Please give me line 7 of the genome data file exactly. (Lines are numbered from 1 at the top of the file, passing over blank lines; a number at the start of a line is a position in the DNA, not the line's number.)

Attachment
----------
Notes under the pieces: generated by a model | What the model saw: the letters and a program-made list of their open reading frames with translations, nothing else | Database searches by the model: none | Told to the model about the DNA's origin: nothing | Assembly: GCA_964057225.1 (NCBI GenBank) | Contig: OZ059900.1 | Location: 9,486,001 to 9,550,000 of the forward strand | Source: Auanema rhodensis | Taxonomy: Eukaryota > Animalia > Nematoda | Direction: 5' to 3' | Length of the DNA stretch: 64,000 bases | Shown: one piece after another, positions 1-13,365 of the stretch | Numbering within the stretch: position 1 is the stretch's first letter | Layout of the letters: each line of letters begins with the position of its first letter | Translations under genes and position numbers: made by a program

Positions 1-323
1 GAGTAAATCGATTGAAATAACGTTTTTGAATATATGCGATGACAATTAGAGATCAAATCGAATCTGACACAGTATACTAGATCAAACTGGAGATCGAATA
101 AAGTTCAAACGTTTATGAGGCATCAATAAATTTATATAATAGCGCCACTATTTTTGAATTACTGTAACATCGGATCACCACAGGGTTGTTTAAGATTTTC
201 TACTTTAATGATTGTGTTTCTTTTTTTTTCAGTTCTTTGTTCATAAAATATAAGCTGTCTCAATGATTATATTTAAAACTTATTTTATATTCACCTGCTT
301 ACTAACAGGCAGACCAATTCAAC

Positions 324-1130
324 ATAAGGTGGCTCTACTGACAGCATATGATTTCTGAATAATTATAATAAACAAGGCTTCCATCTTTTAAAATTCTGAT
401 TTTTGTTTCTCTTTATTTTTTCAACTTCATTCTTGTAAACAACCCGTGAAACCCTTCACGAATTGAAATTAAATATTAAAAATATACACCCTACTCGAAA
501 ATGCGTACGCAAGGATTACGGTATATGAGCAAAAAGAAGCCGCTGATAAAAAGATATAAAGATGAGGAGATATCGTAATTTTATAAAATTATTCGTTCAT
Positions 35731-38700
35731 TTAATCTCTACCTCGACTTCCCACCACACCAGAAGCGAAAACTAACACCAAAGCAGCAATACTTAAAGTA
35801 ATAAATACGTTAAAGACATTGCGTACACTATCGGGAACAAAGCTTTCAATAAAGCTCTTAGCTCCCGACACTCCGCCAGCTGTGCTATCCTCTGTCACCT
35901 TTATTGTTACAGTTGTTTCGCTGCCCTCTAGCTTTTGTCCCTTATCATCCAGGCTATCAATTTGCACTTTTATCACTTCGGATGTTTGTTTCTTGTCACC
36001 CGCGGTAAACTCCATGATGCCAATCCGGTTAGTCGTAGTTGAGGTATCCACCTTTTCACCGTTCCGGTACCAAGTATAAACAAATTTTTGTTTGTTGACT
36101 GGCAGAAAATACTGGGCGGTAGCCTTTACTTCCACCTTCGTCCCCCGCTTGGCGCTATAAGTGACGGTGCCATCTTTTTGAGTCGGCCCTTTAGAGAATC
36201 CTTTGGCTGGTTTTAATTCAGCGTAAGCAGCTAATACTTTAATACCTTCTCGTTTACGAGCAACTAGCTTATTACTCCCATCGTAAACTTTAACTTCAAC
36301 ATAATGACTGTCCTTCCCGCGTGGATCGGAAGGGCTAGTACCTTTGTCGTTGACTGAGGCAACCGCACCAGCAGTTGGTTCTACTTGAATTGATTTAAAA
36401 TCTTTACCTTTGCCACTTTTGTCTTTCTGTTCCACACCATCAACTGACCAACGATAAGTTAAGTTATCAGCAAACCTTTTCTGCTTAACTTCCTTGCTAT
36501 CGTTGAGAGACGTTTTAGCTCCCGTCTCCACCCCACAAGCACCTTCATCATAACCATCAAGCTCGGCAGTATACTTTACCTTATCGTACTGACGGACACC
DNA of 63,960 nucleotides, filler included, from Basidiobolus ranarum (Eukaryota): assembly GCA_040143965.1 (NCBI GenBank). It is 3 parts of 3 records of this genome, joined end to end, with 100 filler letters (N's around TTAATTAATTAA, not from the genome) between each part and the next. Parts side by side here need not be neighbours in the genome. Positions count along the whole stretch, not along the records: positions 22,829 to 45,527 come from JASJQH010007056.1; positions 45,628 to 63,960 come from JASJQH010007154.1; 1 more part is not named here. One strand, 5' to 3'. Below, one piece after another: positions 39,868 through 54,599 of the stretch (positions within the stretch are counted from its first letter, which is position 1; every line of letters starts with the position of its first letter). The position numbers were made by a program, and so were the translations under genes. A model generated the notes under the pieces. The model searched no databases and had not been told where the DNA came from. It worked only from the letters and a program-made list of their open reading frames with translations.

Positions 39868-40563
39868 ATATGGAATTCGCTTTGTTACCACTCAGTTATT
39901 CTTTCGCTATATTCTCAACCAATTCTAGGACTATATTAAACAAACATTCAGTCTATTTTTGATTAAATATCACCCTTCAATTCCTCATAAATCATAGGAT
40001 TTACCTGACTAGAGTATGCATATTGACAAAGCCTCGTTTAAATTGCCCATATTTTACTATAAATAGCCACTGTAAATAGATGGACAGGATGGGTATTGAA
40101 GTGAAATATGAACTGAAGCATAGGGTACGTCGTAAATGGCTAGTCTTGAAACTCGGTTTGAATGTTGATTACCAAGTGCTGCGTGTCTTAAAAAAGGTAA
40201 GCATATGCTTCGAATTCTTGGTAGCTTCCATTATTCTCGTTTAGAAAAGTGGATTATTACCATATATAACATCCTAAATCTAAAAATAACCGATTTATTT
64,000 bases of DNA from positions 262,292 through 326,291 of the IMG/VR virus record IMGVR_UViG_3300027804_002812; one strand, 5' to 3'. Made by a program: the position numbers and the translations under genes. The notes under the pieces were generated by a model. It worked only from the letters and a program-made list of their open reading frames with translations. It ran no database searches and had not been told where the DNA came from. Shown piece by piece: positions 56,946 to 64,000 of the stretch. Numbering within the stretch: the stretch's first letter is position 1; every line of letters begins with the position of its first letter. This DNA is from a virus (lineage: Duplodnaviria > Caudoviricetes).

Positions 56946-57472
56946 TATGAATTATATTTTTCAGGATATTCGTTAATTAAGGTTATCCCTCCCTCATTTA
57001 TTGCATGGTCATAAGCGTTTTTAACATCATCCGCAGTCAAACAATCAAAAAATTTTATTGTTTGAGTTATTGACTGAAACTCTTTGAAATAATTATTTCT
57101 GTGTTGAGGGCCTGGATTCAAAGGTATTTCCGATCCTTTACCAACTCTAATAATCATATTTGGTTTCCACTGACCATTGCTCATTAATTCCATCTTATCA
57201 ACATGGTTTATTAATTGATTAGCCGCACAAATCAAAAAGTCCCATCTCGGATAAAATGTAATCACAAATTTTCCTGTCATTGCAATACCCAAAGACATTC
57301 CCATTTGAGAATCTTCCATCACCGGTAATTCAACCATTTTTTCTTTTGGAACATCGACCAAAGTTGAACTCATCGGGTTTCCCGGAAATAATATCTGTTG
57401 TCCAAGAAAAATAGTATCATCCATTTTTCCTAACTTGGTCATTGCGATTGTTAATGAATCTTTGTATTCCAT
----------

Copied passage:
Positions 324-1130